Thursday, April 19, 2012

The Purposely Politico-Designed Rent Seeker Extravaganza

How did it come to the point that federal, state and local government systems are perceived as rent seeking opportunities? Moreover, do such systems then lend to a notion that rent seeking is a natural, acceptable and everyday way of doing business?

Beyond Buchanan and Tullock and all the other public choice theory leaders from the school of thought known as the Virginia School of Political Economy, one of the best quotes that sums up the current atmosphere for rent seeking was made long ago:

 "The state is the great fiction by which everybody seeks to live at the expense of everybody else." - Frederic Bastiat, French economist, 1850

 Hence what you are watching, observing and playing out is the end product of Bastiat’s observation in which people manipulate a system and those same people think it's perfectly fine, natural and required to play the game of rent seeking as it’s at someone else’s expense.

How did Bastiat’s observation come to be present reality? The present U.S. state, local and federal environment for rent seeking [beyond the mechanics explained in public choice theory which is an explanation of how it all works after the environment is created] goes back to the 1930's:

 “Keynes was exceedingly effective in persuading a broad group—economists, policymakers, government officials, and interested citizens—of the two concepts implicit in his letter to Hayek: first, the public interest concept of government; second, the benevolent dictatorship concept that all will be well if only good men are in power. Clearly, Keynes’s agreement with “virtually the whole” of the Road to Serfdom did not extend to the chapter titled “Why the Worst Get on Top.”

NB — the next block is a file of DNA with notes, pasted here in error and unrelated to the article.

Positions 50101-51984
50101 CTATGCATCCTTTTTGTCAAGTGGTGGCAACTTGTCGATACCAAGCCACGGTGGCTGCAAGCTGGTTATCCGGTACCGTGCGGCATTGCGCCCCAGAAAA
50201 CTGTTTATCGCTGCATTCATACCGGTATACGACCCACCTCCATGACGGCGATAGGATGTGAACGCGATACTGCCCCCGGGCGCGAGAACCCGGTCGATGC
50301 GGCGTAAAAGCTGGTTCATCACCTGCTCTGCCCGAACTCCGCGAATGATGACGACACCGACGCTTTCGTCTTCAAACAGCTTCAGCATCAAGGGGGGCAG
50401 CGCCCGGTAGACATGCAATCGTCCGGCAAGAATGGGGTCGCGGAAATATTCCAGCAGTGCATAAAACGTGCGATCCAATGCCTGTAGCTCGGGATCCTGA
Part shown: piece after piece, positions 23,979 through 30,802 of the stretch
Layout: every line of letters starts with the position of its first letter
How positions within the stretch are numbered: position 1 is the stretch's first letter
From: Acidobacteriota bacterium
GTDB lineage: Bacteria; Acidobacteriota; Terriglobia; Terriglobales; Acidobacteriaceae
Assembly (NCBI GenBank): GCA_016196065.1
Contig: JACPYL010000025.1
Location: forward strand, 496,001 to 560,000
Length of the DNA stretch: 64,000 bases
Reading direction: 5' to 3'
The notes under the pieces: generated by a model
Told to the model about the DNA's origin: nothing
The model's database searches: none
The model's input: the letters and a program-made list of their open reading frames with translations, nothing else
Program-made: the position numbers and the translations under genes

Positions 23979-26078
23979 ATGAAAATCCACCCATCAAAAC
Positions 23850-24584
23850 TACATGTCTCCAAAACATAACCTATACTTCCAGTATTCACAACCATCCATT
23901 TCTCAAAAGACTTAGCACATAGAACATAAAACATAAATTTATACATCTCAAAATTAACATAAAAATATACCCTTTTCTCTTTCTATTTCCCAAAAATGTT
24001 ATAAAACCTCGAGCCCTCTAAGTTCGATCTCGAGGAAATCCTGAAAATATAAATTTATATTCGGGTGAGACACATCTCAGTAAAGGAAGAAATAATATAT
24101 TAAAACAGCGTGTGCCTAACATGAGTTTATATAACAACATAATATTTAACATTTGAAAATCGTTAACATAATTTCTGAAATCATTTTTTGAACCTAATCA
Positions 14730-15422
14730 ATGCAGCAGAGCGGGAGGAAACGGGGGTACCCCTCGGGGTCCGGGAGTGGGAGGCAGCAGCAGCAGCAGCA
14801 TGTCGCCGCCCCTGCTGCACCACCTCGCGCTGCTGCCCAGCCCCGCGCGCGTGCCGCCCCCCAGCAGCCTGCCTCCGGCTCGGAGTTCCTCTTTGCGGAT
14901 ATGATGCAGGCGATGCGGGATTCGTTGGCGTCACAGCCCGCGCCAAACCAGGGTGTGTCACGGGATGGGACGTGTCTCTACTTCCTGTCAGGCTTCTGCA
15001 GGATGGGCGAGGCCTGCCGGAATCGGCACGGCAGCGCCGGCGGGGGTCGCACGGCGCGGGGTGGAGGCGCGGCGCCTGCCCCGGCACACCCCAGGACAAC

Keynes believed that economists (and others) could best contribute to the improvement of society by investigating how to manipulate the levers actually or potentially under control of the political authorities so as to achieve desirable ends, and then persuading benevolent civil servants and elected officials to follow their advice. The role of voters is to elect persons with the right moral values to office and then let them run the country."

- Milton Friedman, Richmond Federal Reserve Economic Quarterly, volume 83/2 Spring 1997.

 The concept of politicos manipulating the levers is an important Keynesian axiom that is missed by many as they want to concentrate on spending, debt, tax, Keynesian economic models, etc.

 The achievement of desirable ends is another item much overlooked. That "outcomes" can somehow be managed in a complex society through political planning. That is an erroneous assumption and one can merely point to the results as evidence. However, consider this observation:

 "This way lies charlatanism and worse. To act on the belief that we possess the knowledge and the power which enable us to shape the processes of society entirely to our liking, knowledge which in fact we do not possess, is likely to make us do much harm.